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Jean Arthur and Ray Milland shine in this screwball comedy written by Academy Award winner Preston Sturges. Mary Smith (Arthur) is a poor working girl who literally has a fortune dropped in her lap when a wealthy financier (Edward Arnold) tosses a sable coat out a window and it lands on her. Everyone automatically assumes she's his mistress, and soon her fairytale-like rags-to-riches lifestyle threatens a very real romance with an inept waiter (Milland). It's a "delightful comedy" (Leonard Maltin's Classic Movie Guide) full of misunderstandings that showcases high-society slapstick at its best!
Of all the screenplays Preston Sturges wrote for Paramount before becoming the greatest comic director of his generation, 1937's Easy Living seems the most like something he would have filmed himself--a satirical fable about chance, class, and the absurdity of the American dream. Jean Arthur is a New York secretary riding to work atop a double-decker bus when a fur coat miraculously descends from the sky and settles on her shoulders. The fur, however, has not dropped from Olympus but from the hand of a millionaire (Edward Arnold) who has just tossed it from a nearby roof to punish his wife. But as if it were a magic fleece (the mythical reference is almost certainly intended by the erudite Sturges), it makes its wearer invincible, conferring an aura of prosperity, celebrity, and power on the previously average working girl. No folk tale is complete without a prince: Sturges's is the millionaire's son, Ray Milland, who is trying to pass as an apprentice stockbroker. Directed with a light, elegant touch by Mitchell Leisen, the film lacks the crazy energy it would have had under Sturges's own hand, but this remains one of the great screwball comedies (in a year that also saw The Awful Truth and Nothing Sacred). --Dave Kehr --This text refers to an out of print or unavailable edition of this title.
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The plot involves Edward Arnold as a wealthy banker by the name of Mr.Ball.He has an extravagant wife who has a closet full of stoles,but who had to go and buy just one more,worth around $50,000!! Edward gets apoplectic and takes the stole and throws it over their apartment balcony.It lands on a passing double decker New York bus and onto the head of Jean.She gets off and tries to return it and eventually runs into Arnold who tells her she earned it and to keep it.In fact he takes her to a hat shop to buy her a new chapeau also.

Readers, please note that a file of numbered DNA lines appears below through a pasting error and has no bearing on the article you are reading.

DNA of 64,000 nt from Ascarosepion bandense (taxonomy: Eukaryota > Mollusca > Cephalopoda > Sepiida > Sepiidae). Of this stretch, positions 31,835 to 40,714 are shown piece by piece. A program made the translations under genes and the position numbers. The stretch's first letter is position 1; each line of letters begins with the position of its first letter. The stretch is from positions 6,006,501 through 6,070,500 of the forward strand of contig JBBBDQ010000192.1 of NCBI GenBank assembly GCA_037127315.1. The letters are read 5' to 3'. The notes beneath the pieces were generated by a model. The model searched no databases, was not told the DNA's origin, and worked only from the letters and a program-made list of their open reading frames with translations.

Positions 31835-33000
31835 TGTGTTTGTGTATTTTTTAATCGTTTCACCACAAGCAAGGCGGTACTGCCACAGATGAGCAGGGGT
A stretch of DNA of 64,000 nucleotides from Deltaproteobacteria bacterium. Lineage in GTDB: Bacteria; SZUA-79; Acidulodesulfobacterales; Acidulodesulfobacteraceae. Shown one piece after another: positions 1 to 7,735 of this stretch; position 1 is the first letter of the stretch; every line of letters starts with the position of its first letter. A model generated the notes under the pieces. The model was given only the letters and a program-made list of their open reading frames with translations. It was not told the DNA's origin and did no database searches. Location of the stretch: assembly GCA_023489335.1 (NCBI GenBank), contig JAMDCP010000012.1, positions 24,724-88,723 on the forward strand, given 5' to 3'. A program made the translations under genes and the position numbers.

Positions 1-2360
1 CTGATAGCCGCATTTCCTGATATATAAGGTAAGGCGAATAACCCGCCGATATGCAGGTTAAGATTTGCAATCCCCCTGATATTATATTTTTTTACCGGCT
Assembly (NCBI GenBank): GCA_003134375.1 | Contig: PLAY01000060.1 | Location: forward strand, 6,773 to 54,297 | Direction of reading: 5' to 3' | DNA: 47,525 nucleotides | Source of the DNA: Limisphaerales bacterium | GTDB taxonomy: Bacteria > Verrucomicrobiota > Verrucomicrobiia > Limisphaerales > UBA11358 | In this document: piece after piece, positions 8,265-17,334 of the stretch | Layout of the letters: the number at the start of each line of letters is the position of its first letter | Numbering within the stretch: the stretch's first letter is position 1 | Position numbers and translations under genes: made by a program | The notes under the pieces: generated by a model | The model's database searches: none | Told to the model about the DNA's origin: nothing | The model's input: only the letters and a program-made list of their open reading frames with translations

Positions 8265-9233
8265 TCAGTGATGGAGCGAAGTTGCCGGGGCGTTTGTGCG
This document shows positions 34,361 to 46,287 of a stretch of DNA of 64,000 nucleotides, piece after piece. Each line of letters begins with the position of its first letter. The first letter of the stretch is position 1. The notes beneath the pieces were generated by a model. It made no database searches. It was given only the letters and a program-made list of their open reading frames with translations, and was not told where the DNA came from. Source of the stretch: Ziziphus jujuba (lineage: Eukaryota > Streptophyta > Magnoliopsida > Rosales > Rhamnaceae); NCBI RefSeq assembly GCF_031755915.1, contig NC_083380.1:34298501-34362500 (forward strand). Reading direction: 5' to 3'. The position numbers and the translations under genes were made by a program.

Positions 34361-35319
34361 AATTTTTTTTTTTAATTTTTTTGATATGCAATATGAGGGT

In the meantime a hotelier by the name of Louis whose business is less than stellar,is going bankrupt and needs cash in order to pay off Arnold's bank loan.Arnold gives him a week to do so,but Louis learns from the hat man that Arnold now has a mistress,or so the story goes.This is the pivotal screwball moment and everything from here on in is one mix up piled on top of another.Louis thinking if he sucks up to Arnold,not to mention keeping Arnold's "situation" discreet,the loan will be forgiven or at least extended.
Well tongues wag,as they do in "situations" like this,and before you know it his "affair" is societal news all around New York.The only two unaware of it are Arthur and Arnold himself.Louis meanwhile puts Arthur up in his hotel in the swankiest apartment there is,and Arthur is gobsmacked.She tells him she can't afford but $7.00 a week and he agrees to the price.Read more ›
manage to join up in the hijinks and the movie ends as it began , with the coat thrown again landing on a different young lady.
It is good fun throughout , but lags now and then. This may be the movie that originated the mob food fight.
Most recent customer reviews
A classic, to be enjoyed again and again. Preston Sturges shines in this film - you could believe he directed it himself but he didn't. Read morePublished on June 11 2014 by SGM